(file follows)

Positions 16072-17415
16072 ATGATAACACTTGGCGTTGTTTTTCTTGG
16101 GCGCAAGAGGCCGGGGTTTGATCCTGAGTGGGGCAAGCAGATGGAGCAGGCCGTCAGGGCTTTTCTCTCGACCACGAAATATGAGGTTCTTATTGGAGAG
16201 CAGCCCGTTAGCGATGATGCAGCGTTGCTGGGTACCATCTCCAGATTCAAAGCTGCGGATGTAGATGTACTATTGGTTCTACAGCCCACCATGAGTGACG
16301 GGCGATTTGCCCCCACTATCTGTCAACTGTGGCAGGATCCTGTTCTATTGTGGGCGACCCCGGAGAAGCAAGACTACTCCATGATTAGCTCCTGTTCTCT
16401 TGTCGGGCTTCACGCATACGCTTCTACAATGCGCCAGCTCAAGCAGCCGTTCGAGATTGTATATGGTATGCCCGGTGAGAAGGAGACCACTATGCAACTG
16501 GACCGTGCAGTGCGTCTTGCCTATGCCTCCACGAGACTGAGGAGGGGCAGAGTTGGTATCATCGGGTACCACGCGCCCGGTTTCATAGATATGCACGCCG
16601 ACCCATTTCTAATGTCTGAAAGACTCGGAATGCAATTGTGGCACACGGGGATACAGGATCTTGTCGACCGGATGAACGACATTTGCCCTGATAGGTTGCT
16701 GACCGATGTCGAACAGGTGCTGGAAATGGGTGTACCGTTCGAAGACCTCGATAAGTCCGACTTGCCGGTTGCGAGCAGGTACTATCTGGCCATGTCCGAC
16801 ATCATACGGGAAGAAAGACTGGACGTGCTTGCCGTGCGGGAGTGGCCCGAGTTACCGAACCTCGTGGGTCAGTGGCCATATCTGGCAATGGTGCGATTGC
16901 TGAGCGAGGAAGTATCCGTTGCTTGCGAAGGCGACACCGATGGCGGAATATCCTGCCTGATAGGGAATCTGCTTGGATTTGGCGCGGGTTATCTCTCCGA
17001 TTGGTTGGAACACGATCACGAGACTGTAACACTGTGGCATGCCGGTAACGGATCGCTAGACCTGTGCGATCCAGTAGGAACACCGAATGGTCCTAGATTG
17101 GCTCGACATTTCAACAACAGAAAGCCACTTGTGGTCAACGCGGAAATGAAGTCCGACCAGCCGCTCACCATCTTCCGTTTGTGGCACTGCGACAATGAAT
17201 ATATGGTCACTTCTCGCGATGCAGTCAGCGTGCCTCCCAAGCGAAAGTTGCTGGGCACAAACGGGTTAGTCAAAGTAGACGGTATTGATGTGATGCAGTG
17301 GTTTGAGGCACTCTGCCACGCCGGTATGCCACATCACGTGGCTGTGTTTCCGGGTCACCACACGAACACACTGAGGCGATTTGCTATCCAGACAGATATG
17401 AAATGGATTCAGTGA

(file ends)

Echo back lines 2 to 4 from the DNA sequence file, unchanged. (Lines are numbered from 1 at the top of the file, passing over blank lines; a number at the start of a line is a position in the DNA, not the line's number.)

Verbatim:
16072 ATGATAACACTTGGCGTTGTTTTTCTTGG
16101 GCGCAAGAGGCCGGGGTTTGATCCTGAGTGGGGCAAGCAGATGGAGCAGGCCGTCAGGGCTTTTCTCTCGACCACGAAATATGAGGTTCTTATTGGAGAG
16201 CAGCCCGTTAGCGATGATGCAGCGTTGCTGGGTACCATCTCCAGATTCAAAGCTGCGGATGTAGATGTACTATTGGTTCTACAGCCCACCATGAGTGACG